I’m taking the day off today. Hope you have a great New Year!
I spoke recently with Ira Nissel, CEO of IMS Global, a medical tourism company based in Israel. Israel is home to some of the most modern medical centers in the world and the countryâ€™s physicians and scientists are known for medical breakthroughs.
IMS Global has three divisions. One focuses on fertility, another on children and the third on adults. The company works will all of the internationally known medical centers in Israel and provides end-to-end service. Patients are coming from all over the world including the US, Europe, and the former Soviet Union.
Sam’s Club is getting into the wellness game, with an emphasis on setting and keeping realistic New Year’s resolutions. On the 5th and 12th of January they’re teaming up with food and health care products suppliers to provide demonstrations and free samples. I’ll be interested to see their take on wellness and whether it’s an initiative that will be sustained.
Change of Shift, the nursing blog carnival, is up at Brain Scramble. Taste, chew and enjoy!
This is a transcript of a recent podcast interview.
David Williams: This is David Williams, CEO of MedTripInfo.com. At the International Medical Tourism Conference in Washington, D.C. last week, I spoke with Dr. Robert Crone. He was, until recently, president and CEO of Harvard Medical International or HMI.
Over the past several years, HMI has been involved in the development of world class health care facilities outside of the US, including Wockhardt Hospitals in India and Dubai Healthcare City. We spoke about accreditation, the impact of the globalization of health care on the US, and the Medical Tourism Association. Dr. Crone, thanks for being with me today.
Dr. Robert Crone: It’s a pleasure.
David: Can you tell me what Harvard Medical International is, and what the relationship is with Harvard Medical School?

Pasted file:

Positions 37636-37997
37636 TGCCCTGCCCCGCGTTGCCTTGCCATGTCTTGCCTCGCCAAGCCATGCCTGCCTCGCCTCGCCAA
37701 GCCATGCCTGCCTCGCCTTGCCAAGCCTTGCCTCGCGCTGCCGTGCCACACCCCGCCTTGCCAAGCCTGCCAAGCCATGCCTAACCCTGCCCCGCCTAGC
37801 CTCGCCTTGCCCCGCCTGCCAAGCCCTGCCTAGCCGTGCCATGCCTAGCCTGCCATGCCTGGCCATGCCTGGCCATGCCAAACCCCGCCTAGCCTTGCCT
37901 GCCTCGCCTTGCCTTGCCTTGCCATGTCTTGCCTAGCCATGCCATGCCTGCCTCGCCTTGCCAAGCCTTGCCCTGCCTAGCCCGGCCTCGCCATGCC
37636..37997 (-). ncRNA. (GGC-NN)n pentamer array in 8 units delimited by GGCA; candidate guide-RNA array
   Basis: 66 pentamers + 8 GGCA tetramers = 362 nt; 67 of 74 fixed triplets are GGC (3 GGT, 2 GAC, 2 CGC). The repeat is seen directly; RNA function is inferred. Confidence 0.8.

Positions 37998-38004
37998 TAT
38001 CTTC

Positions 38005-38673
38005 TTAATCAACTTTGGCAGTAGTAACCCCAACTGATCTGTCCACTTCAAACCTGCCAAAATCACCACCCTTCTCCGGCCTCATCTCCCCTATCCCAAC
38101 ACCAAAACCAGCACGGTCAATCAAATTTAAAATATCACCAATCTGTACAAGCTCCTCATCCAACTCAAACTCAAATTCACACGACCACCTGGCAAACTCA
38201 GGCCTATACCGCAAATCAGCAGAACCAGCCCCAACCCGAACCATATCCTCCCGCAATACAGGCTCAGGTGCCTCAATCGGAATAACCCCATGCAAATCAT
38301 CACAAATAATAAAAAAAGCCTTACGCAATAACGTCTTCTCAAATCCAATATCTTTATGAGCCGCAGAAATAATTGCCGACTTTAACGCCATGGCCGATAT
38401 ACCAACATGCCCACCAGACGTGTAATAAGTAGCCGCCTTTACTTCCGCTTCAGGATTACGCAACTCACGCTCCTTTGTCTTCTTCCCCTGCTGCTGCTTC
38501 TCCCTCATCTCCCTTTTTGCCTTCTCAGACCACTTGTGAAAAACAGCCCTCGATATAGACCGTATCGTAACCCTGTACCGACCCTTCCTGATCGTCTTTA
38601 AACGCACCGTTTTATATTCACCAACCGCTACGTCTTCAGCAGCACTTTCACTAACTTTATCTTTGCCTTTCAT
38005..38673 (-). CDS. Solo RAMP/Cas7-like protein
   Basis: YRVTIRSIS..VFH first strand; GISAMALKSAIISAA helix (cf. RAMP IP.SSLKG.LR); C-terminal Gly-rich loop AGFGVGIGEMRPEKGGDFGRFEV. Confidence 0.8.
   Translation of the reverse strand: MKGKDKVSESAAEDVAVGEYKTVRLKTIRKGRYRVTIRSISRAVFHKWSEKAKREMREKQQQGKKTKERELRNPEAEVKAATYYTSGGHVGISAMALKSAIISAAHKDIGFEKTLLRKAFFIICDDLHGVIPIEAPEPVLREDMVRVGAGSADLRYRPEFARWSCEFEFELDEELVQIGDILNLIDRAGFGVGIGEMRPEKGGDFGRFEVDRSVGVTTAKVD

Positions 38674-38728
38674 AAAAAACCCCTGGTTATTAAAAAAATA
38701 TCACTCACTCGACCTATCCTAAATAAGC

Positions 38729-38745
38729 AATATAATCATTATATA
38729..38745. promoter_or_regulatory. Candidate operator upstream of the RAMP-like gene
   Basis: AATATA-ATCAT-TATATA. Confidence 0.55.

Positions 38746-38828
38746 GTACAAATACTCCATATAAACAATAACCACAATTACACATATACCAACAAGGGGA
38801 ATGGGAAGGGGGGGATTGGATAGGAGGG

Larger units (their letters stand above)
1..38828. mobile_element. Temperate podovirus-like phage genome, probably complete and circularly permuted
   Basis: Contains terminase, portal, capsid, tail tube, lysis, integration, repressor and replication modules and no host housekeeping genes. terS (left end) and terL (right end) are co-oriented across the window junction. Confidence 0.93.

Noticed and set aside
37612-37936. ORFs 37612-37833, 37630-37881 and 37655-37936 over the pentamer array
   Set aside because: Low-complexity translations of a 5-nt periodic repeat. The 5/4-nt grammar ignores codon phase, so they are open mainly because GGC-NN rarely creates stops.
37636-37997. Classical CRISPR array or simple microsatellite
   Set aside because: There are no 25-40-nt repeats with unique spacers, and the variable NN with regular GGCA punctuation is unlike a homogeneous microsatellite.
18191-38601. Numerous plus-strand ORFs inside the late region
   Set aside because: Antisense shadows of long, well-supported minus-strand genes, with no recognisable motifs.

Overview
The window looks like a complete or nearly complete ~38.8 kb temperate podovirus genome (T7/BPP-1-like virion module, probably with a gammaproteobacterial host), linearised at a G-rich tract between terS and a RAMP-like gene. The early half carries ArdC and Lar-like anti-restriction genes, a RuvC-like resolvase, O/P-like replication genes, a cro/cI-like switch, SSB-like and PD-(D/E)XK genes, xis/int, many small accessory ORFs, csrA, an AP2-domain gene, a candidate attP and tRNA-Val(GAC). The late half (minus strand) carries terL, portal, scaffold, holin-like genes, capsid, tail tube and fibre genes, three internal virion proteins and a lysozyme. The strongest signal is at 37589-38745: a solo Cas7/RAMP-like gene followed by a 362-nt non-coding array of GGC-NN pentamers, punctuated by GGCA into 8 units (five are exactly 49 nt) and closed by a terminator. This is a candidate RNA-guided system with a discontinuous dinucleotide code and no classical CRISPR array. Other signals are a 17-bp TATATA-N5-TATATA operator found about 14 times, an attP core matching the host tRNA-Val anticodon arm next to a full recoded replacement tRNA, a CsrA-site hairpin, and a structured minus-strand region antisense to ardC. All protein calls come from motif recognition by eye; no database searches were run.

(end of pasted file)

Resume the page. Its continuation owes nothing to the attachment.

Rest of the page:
Dr. Crone: Harvard Medical International was established by the Dean of Harvard Medical School in 1994. At that time I was invited to come start and develop it, and had been there for the past 13 years. I just recently left to go to the Huron Consulting Group. Harvard Medical International is a not for profit corporation, owned and operated by Harvard University. Its main goal was, and continues to be, to encourage high quality provision of health care, medical education, and biomedical research internationally, with the real vision to say that no citizen of the world should need to leave their own community in order to receive high quality health care. Over the past 13 years we worked with local and regional partners to develop regional centers of excellence, be they in medical education, research or in provision of care.
David: And what forms have those partnerships taken? What’s the length of involvement and the intensity of it and so on?
Dr. Crone: It varies somewhat, but typically they are a minimum of five years in duration. Some are as long as 15 years in duration in terms of contractual relationships whereby we have very specific goals and objectives and inputs that are done on a regular basis, and are done on a fee for service basis. We have used in the past approximately 250 of the Harvard Medical School faculty per year to implement some of the very specific aspects of programs, and we have a team of about 60 to 65 professionals working full time at Harvard Medical International.
David: Boston, Mass., where I live, is one of the highest cost places for health care in the world, and the Harvard system is certainly part of the excellence there but also one of the drivers of the high costs. When you talk about people being able to have access to the top quality health care within their local areas, how does that relate to resource constraints that would be present in most other places?
Dr. Crone: Well this is really the interesting phenomenon, which has been occurring over the past decade. If one looks at the developing world, obviously it’s not a monolithic look. If you look at what we would clearly refer to as the emerging economies where about two-thirds of the world population live, many of whom are in India, China, Southeast Asia, and certainly in Latin America as well, the purchasing power in the economies of those regions of the world is becoming quite strong. And therefore there is the opportunity to support a much higher level of health care.
At the same time what we are trying to impart is quality, transparency, and a systems approach, but not necessarily at the same cost basis. So one is now seeing today in places such as India, for example, where one can get very high quality, very transparent health care at an equivalency of what one might find in the United States for one tenth of the price.
David: And is the price difference just related to the level of economic development and therefore the costs of that area or is there something different in how the model is being set up? The reason I’m asking the question is to probe whether there any lessons learned from setting up a first class facility in a new area that we might be able to bring back to the US for cost reduction.